Buying an iPod for in-car audio | iLounge Article

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Buying an iPod for in-car audio

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Q: I am looking to buy an iPod for mainly music listening and know nothing about them and trying to find out which one to buy. Will most often connect to my car audio, which I believe is capable. Just wanting out of the dinosaur age and say goodbye to my CDs. Any help appreciated. Thanks.

- John

A: If your primary goal is music listening, just about any iPod will do the job quite well, but there are a few factors to consider, such as the size of your music library, how much of it you want to be able to carry around with you, and whether you’re looking for other options such as streaming Internet radio or wireless audio playback.

Perhaps surprisingly, Apple’s iPod classic remains one of the best choices if your primary goal is simply to listen to your music library in your car. At 160GB, the iPod classic provides about two-and-a-half times the capacity of the largest iPod touch or iPhone currently available, and will work with most iPod-specific car systems—that is, those that are designed to read the iPod directly and display menus for selecting and navigating the content on your iPod. Basically, if you have a large music library and want to ensure that you have all of it on the road with you all the time, then this is definitely an option you should consider.

By contrast, the iPod touch maxes out at 64GB of storage, but provides additional options such as Bluetooth connectivity, eliminating the requirement to plug your device into your car simply for playback. Since the iPod touch also supports apps and Wi-Fi Internet connectivity, this can also allow you to stream and play back audio from other online sources, such as Internet radio stations. However, if your primary intent is to use the device in your car, you will not likely have an Internet connection while on the go, leaving these features of little benefit in that situation. Further, Bluetooth is only a real benefit if you’re frequently jumping in and out of the car and taking the device with you when you get out, particularly since on longer trips you’ll likely still want to plug the device in for power rather than running it off the battery.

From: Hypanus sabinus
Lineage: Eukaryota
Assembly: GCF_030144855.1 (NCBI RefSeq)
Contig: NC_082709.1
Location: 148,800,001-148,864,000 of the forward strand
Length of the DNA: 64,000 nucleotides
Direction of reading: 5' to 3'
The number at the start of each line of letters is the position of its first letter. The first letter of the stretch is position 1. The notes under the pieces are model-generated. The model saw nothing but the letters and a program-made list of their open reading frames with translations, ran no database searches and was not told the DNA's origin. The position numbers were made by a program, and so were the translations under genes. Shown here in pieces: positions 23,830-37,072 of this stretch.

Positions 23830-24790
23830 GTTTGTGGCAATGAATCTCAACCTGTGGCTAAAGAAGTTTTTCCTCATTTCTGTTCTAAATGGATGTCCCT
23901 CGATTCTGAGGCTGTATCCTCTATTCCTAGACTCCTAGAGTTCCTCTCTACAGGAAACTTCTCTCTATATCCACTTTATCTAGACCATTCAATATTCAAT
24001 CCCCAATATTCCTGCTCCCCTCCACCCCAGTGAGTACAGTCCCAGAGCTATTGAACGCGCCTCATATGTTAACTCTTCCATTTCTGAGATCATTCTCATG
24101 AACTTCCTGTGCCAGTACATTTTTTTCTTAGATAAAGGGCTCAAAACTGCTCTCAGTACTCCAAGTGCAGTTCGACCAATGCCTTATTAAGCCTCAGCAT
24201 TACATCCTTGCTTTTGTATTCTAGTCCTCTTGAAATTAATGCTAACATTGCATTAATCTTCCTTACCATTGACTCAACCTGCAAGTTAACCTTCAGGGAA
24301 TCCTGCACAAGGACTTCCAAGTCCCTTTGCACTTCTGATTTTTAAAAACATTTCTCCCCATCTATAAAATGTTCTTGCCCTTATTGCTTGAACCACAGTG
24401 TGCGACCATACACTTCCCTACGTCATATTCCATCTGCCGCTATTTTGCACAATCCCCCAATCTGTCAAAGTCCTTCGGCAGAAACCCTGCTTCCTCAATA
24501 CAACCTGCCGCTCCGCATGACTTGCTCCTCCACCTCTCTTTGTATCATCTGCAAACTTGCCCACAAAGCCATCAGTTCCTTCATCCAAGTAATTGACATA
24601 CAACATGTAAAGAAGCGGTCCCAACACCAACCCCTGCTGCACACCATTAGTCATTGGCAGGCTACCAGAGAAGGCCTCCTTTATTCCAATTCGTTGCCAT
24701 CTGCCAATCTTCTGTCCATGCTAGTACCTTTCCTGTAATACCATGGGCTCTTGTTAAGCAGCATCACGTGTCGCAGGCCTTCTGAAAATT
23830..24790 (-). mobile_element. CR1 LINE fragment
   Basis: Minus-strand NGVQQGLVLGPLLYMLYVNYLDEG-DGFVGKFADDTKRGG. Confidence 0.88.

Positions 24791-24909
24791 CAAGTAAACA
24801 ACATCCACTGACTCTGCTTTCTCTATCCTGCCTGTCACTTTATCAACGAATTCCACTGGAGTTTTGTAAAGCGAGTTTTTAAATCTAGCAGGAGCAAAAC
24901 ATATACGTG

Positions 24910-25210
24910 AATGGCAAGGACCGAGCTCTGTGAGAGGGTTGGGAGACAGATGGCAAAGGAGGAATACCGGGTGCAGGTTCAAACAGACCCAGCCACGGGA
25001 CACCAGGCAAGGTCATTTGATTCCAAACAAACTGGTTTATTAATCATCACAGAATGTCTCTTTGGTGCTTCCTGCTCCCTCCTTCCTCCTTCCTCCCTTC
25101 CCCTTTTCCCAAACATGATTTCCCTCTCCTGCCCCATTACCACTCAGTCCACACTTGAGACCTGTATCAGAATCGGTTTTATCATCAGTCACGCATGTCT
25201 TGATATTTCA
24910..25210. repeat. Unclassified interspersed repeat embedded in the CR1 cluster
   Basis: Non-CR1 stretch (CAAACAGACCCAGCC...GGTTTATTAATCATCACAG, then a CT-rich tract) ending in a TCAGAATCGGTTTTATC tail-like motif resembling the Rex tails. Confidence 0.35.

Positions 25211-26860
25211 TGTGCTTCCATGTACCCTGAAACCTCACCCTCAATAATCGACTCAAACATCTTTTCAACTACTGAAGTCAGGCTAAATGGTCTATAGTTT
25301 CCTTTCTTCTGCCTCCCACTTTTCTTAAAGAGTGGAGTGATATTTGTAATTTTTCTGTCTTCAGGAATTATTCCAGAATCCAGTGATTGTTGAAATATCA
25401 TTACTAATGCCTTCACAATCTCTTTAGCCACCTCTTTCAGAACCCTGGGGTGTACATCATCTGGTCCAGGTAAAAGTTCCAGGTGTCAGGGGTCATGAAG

If you’re looking to primarily use the device in your car and want to have as much of your music library available as possible, storage capacity will likely be one of the most important considerations. To put this into perspective, the 160GB iPod classic stores approximately 20,000 songs when encoded at a standard 256kbps bit-rate, while the 64GB iPod touch will handle around 8,000. This assumes an average song length of 4 minutes, and that you don’t want to use a higher or lower bit-rate to adjust to your preferred quality. You can use our iPod Storage Calculator and play with these numbers a bit to see what capacity might work best for you.

If you have a smaller music library, or you only need to carry a portion of your library around with you, then lower-capacity devices such as the iPod nano may also be options worth considering, particularly if you’re on a budget.

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